” Hogue’s Forsythe is less sentimental towards natural cork. synthetic cork is absolutely the way to go. “It’s very good news for the winemaker and the consumer but it’s bad news for us because it’s sometimes difficult to buy cork that pass our standards.The Cork Quality Council. And because of natural cork’s monopoly. But we see buying a different closure as an opportunity to increase the quality of our wines by 5% -.we’re all equally handicapped.” Prior to this technology. “There were times when we stuck our head in the sand because everybody had the same problem -.a no-brainer if you can come up with the closure. boiled and inspected prior to processing. The market for synthetic corks is in the 10% range and growing which has gotten the attention of the producers in Portugal to address the problems: the way the wood is harvested. you’d be amazed at the level of variation of the human nose based on stress level. Bob Fithian of Scott Labs comments. has purchased a machine which they share. etc. dependable and it doesn’t taint the wine and going to synthetic corks would save us $100. It’s not the final answer. “Cork is a natural product and a traditional closure for wine.” Some winemakers contend that there has been no improvement since TCA was identified twenty years ago. “The companies are based in Portugal and they own the forests and the plants – it’s the fox watching the hen house. screening was done by soaking corks in white wine in baby food jars for 24 hours. Forsythe maintains.000. It’s uniform.” . many winemakers remain skeptical. Amorim and Cork Supply USA. We see SPME as an opportunity to crosscheck the human nose. But the development of synthetic alternatives represented a chance for someone to take market share. “In addition to being time consuming and expensive. brought in from the forest. it’s a tool to help us control our future. Eklund states the drawbacks.” Synthetics In spite of the cork company’s improved screening techniques and genuine effort to defeat TCA. The Kunde’s are a traditional grape-growing family and have been here for 100 years – we’re very careful about the idea of introducing something synthetic. “From a technician’s point of view.” But he sees a trade off he is not willing to accept. The wine was poured off and a panel smelled each for corkiness. Noyes recognizes the benefits of synthetic. made up of Scott Labs. It’s meant we’ve rejected more lots of cork. coffee intake. there appears to have been little driving force for change.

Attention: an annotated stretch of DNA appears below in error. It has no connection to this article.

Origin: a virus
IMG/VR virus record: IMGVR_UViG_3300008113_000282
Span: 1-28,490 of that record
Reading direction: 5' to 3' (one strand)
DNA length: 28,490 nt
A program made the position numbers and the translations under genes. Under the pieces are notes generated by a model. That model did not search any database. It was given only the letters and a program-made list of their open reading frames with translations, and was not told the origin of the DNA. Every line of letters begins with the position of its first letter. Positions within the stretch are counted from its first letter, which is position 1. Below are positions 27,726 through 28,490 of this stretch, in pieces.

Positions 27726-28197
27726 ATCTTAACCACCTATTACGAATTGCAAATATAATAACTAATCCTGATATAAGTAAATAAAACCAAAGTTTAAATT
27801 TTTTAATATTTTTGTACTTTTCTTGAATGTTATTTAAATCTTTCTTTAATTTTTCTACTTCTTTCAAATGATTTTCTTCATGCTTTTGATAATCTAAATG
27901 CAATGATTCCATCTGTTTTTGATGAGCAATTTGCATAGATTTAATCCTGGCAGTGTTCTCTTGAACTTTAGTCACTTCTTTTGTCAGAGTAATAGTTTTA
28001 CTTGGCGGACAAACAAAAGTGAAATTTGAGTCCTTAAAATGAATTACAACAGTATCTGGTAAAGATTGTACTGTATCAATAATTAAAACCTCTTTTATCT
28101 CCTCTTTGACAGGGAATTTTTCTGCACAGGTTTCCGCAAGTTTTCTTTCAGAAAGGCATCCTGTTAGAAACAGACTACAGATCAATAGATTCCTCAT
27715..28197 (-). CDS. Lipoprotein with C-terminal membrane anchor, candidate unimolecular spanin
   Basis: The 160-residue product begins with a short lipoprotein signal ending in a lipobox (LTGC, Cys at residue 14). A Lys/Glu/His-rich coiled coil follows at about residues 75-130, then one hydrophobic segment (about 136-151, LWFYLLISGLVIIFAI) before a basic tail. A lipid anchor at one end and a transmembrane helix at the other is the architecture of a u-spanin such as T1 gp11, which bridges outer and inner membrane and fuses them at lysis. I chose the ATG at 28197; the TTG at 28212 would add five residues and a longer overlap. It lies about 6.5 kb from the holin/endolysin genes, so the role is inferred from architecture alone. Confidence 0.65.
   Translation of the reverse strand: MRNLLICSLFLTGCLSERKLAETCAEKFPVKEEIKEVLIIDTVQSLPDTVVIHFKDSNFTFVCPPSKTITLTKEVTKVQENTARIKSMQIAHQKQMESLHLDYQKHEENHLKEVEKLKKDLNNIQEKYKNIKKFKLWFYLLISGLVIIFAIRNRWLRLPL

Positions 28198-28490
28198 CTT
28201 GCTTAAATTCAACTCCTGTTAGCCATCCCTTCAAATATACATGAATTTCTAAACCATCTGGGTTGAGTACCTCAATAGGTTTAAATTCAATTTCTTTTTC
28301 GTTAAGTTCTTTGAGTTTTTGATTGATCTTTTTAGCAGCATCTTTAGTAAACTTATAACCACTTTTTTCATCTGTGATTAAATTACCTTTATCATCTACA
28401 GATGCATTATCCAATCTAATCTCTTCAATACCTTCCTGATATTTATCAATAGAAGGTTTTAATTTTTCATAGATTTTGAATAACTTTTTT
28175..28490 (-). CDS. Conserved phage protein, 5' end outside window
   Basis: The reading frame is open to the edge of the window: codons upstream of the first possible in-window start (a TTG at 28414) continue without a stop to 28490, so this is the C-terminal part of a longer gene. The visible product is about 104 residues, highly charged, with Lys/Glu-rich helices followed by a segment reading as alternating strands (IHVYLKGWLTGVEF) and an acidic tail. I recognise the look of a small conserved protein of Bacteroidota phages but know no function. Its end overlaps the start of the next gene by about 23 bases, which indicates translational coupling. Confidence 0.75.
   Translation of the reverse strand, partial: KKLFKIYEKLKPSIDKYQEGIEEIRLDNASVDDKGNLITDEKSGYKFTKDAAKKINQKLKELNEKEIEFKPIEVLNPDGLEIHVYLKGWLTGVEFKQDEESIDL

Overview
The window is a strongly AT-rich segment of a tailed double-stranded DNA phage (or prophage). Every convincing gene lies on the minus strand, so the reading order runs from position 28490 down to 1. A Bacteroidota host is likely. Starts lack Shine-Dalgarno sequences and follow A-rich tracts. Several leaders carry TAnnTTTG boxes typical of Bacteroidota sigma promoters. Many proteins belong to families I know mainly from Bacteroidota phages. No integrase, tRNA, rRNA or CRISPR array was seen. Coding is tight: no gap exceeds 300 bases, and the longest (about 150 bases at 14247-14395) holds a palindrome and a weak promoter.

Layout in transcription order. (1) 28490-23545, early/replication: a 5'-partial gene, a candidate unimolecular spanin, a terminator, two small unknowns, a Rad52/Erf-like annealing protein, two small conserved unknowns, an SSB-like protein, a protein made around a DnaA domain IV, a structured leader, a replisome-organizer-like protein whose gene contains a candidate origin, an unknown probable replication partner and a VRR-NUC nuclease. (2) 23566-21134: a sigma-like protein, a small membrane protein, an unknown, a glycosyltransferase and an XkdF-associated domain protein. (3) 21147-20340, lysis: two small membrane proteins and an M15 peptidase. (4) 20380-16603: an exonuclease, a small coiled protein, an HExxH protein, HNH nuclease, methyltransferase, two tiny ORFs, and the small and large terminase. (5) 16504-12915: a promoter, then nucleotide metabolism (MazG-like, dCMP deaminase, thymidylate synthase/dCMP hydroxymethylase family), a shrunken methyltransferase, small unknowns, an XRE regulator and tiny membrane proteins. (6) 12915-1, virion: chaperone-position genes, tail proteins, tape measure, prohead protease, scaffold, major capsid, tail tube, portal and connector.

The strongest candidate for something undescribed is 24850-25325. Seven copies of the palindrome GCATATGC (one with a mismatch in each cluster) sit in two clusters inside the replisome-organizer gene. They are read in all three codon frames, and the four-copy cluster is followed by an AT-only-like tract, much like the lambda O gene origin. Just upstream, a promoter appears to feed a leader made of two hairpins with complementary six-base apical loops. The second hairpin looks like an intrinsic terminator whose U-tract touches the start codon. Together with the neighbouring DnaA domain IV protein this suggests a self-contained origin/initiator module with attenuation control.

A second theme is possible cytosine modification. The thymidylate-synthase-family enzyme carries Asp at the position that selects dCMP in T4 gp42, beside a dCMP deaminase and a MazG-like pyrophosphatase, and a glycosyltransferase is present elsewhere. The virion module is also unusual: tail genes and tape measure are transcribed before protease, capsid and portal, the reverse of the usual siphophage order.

” Between the cost of a custom bottle and a minimum purchase of 56. We sell out every year and have a waiting list for people to get our wines. For red wines which benefit from bottle age. Screaming Eagle and Harlan.000 case Napa winery producing mostly ultra-premium Cabernet Sauvignon. few winemakers are experimenting with synthetic corks. long-aging reds. Synthetic corks can be advantageous for wines consumed within a year or two.000 screw caps – fifteen times what was . When the wine contracts it will suck the synthetic cork in again. He makes the analogy between barrel aging and bottle aging referring to the oxygen that the wine picks up in a barrel is very important to the aging process. defied this logic and bottled half (300 cases) of its 1997 Reserve Cabernet Sauvignon with screw caps. Nonetheless. especially Altech corks which is a chopped up cork and glue composite. they shift from a preference for natural cork to synthetic. however. The announcement was made during the Napa Valley Wine Auction leading some to believe it was a publicity ploy. When wine is pushed beyond a natural cork (due to heat). Forsythe feels that using synthetic cork for red wines may necessitate changes in winemaking. With neighbors like Dalle Valle. Winemakers report that wines with synthetic corks tend to be tighter.An advantage synthetic cork has over natural cork relates to how it behaves under adverse conditions. But over the course of 8-10 months in the bottle. are the first thing beginning wine drinkers move on from and would seem to be an unlikely choice for expensive. General Manager of Plumpjack notes. when it cools back down. a 10. Screw caps on the other hand. Plumpjack. Do I give my wines more oxygen? Do I age them longer before they go in the bottle?” Screw Cap – Brave New Closure At least synthetic corks look like natural corks. The assumption is that because they form a hermetic seal. attempting to generate some publicity would be understandable but John Conover. A natural cork will leak before it will push and a synthetic will push but all the time it’s pushing it’s still protecting the wine because it’s not allowing oxygen to come into the headspace. I don’t need more publicity. “I think that process continues to go on in the bottle albeit at a much slower rate. it will inhale and pull oxygen back in to replace it. “We didn’t have to do this. which keeps the wine fresher. more reduced and a bit more closed. synthetic corks will function very differently from natural cork during long-term aging. One needs to look at one’s winemaking practices if you’re going to use a synthetic cork or a closure that doesn’t let oxygen in.